African Court commits to dialogue with international judicial bodies

By Francis Ameyibor 

Tema, Sept. 30, GNA – The African Court on Human and Peoples’ Rights (African Court) has relied extensively on the work of the International Court of Justice (ICJ) in making some of the most important determinations in its jurisprudence.  

“As the youngest of the most active international judicial institutions, the African Court has mostly drawn from the vast experience of the ICJ in relation not only to general principles of law,” Lady Justice Imani D. Aboud, African Court President stated during a working visit the ICJ in The Hague, a statement copied to the Ghana News Agency stated.  

The visit regarded, as peer-to-peer benchmarking is imperative and a follow-up on one undertaken in 2018 and forms part of the African Court’s outstanding commitment to engaging in judicial dialogue with international judicial bodies to enhance exchanges and share experiences. 

Lady Justice Aboud cited state responsibility for internationally wrongful acts, and reparation, but also on the interpretation of public international law norms as prescribed in the Vienna Convention on the Law of Treaties as some of the cases that the African Court had depended on ICJ experiences.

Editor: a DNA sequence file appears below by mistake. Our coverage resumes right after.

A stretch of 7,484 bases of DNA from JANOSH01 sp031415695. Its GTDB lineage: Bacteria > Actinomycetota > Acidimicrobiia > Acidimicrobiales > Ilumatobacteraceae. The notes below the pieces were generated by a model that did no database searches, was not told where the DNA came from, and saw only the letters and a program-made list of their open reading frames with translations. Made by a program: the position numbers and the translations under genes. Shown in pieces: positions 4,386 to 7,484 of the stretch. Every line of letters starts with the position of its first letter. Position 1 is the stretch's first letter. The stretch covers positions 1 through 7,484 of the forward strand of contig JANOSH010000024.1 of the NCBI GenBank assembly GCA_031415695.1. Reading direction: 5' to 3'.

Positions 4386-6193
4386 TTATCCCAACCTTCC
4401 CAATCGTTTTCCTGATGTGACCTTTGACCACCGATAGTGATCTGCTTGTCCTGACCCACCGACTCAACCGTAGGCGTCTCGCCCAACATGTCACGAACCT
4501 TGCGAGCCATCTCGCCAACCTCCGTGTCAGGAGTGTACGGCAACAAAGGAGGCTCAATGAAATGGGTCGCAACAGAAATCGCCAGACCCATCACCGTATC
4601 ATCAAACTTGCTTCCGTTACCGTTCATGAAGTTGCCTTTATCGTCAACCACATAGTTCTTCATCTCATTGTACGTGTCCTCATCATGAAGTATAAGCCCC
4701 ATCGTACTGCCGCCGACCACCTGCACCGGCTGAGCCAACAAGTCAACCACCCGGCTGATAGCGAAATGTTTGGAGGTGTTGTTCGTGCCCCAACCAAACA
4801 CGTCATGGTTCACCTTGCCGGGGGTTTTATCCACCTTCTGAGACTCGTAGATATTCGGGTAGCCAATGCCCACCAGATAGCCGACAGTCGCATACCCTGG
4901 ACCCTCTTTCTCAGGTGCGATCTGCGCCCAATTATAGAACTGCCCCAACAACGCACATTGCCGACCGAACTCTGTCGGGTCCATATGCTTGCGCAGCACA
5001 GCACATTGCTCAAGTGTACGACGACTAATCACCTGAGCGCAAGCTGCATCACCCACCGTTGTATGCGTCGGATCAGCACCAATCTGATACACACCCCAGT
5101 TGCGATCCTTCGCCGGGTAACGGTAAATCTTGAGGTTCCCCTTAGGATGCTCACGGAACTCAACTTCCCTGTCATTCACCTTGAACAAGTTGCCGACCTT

She explained that a recent judgment of the African Court on issues having to do with the right to self-determination under the African Charter concerning the Sahrawi Arab Democratic Republic is well illustrative of the jurisprudential cross-fertilisation between public international law, and human rights law systems.  

“It was recalled that the ICJ had in 2019 delivered an Advisory Opinion on the Chagos Archipelago, which dealt with the exercise of the right to self-determination by a people,” she stated. 

Lady Justice Aboud stressed “As the judicial organ of the African Union with a mandate to enforce human rights in Africa, the African Court has adopted judicial dialogue as one of the key pillars of its 2021-2025 strategic plan.  

“The plan is geared towards achieving its mandate of effective protection of the rights enshrined in the African Charter and other applicable international norms as provided in the Court’s Protocol.”  

Judge Joan E. Donoghue, ICJ President on her part expressed the international court’s interest in the work of the African Court. 

She noted that the world court had referred to the African Charter on Human and Peoples’ Rights (African Charter) in its decisions on issues related to the right to life, prevention of torture, right to liberty, and expulsion of individuals without due process to mention but a few.  

She stated the visit came at a time both Courts are confronted with similar challenges although their mandates differ.  

President Donoghue recalled some of the challenges which include reaching out to individual victims when granting remedies in interstate disputes, enforcement of judgments, and cooperation with states. 

The two judicial institutions also identified areas where their responsibilities overlap in their mandates and renewed their commitment to enhancing existing cooperation.